1952 Co-Horse of the Year
1952 Champion 2 YO Male
1953 Champion 3YO Colt
1953 Horse of the Year
1954 Champion Older Male Horse
1954 Horse of the Year
Won 17 stakes including Preakness, Belmont, Travers, American D., etc.
Stakes sire (40)
Appeared on the cover of Time Magazine on May 31, 1954
Native Dancer (March 27, 1950 - November 16, 1967), nicknamed the Gray Ghost, was one of the most celebrated and accomplished thoroughbred racehorses in history, the first horse made famous through the medium of television.
Born at Scott Farm near Lexington, Kentucky, the gray colt was raised and trained at owner Alfred G. Vanderbilt Jr.'s Sagamore Farm in Glyndon, Maryland. A son of 1945 Preakness Stakes winner Polynesian out of the mare Geisha, in his first season of racing Native Dancer won all nine races he entered, thrilling crowds with his come-from-behind running style. He was voted the Eclipse Award as Champion 2-year-old for 1952 with two of the three major polls naming him Horse of the Year.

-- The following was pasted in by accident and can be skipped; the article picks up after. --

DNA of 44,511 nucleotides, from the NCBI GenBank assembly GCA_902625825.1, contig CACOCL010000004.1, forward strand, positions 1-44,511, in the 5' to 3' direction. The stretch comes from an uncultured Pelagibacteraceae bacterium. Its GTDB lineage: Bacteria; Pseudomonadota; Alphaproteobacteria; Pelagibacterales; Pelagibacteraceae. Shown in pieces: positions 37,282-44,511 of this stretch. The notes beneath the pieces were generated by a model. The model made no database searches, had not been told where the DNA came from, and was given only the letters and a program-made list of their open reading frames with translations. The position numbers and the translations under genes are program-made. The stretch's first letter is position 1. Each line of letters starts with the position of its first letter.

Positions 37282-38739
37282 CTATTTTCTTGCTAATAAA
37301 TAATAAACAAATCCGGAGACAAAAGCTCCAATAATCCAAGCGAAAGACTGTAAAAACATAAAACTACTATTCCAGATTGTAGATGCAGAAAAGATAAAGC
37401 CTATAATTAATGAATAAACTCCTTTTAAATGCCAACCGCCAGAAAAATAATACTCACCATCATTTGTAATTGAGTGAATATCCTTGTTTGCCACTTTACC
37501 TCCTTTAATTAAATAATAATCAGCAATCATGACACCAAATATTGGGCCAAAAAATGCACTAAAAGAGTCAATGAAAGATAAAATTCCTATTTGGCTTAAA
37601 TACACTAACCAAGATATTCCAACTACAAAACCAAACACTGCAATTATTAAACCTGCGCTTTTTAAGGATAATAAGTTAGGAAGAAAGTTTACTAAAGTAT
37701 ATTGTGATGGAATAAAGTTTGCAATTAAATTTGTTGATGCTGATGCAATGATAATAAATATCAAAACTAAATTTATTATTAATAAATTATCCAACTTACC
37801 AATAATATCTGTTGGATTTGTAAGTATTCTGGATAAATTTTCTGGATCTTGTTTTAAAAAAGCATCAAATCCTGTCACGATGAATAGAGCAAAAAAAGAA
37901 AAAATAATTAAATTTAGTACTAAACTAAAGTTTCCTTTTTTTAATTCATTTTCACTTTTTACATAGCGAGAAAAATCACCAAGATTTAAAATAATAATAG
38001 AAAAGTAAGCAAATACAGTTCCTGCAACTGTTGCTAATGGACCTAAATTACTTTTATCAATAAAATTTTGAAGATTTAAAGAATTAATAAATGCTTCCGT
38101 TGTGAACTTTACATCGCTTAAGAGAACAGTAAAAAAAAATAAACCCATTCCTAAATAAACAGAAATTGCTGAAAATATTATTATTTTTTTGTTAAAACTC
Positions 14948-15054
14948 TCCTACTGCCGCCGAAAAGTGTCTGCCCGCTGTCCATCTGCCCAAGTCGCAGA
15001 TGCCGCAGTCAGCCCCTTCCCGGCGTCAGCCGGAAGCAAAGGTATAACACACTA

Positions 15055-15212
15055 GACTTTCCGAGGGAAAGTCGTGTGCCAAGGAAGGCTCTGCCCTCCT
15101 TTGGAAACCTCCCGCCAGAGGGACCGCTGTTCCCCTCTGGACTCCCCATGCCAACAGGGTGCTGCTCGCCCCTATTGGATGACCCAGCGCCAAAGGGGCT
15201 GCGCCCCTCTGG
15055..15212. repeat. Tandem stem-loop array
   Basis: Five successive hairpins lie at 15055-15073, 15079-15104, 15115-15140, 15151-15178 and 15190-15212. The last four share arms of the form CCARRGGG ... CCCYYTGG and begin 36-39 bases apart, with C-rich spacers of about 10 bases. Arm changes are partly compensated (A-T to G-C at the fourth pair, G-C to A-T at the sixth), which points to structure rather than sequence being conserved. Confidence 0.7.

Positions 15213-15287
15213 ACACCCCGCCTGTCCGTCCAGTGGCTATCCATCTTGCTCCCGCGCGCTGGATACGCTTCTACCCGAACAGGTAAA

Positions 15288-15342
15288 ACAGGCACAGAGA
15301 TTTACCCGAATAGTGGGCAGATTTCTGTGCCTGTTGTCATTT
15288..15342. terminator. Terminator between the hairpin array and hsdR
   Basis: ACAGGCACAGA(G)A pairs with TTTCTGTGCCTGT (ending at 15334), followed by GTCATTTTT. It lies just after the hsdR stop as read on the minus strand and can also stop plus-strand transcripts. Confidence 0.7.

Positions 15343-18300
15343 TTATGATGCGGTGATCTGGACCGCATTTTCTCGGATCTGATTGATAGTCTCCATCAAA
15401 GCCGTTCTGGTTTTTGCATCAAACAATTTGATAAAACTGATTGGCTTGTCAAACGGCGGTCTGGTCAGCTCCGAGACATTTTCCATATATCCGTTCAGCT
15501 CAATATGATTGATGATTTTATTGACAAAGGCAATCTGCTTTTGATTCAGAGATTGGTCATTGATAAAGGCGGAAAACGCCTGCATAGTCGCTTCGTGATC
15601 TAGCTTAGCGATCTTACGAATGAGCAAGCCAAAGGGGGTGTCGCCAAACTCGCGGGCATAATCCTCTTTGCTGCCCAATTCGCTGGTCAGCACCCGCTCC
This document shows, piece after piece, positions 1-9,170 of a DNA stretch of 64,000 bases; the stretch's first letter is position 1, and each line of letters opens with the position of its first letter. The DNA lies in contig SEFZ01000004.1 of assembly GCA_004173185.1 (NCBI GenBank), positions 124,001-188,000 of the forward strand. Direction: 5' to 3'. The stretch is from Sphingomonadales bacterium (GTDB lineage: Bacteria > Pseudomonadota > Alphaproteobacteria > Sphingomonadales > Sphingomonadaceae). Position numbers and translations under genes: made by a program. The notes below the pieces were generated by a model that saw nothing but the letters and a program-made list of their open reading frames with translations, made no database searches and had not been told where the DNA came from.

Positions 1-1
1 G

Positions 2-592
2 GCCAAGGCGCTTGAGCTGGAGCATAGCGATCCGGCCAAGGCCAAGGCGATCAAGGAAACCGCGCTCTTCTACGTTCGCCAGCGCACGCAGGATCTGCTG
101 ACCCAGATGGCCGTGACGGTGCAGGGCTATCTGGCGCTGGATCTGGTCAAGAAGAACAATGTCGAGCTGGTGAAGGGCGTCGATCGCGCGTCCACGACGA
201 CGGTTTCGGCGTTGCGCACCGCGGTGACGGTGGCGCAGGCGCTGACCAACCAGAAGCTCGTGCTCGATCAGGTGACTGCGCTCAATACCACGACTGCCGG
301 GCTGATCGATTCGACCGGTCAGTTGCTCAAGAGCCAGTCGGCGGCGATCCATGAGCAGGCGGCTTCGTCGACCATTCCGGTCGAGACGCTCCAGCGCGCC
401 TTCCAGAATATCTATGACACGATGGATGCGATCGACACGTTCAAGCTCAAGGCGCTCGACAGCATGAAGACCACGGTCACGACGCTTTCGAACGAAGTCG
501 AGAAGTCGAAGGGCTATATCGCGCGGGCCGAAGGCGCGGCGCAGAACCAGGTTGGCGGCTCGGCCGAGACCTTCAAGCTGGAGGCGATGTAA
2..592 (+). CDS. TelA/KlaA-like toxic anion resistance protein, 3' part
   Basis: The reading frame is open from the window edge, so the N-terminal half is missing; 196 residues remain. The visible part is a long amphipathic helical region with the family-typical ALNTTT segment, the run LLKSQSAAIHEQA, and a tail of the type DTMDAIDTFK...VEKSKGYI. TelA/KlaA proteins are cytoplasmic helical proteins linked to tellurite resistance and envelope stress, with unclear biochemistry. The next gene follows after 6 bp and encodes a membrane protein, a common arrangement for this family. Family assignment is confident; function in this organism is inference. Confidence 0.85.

In his three-year-old campaign, the undefeated racehorse received a great deal of media attention leading up to the 1953 Kentucky Derby. He won both the Gotham Mile and the prestigious Wood Memorial en route to racing's most prestigious event but at the Derby, Native Dancer lost for the first time. Although jockey Eric Guerin was roundly criticized in the press, the horse had in fact been fouled twice during the race but recovered to barely lose to Dark Star.
Following his loss at Churchill Downs, Native Dancer quickly reestablished himself as one of the best horses in America. He won the Preakness Stakes, the Belmont Stakes and the Travers Stakes a feat accomplished until then only by Duke of Magenta, Man o' War, and Whirlaway, and by only two other horses since. Native Dancer never lost again that season and was named Champion Three Year Old Colt.
In 1954, Native Dancer won all three races he entered and was scheduled to be shipped to France to compete in the prestigious Prix de l'Arc de Triomphe. However, he had to be retired as a result of a recurring foot injury with a record of 21 wins out of 22 lifetime races. Voted the Eclipse Award for Horse of the Year for 1954, he appeared on the May 31st cover of Time Magazine.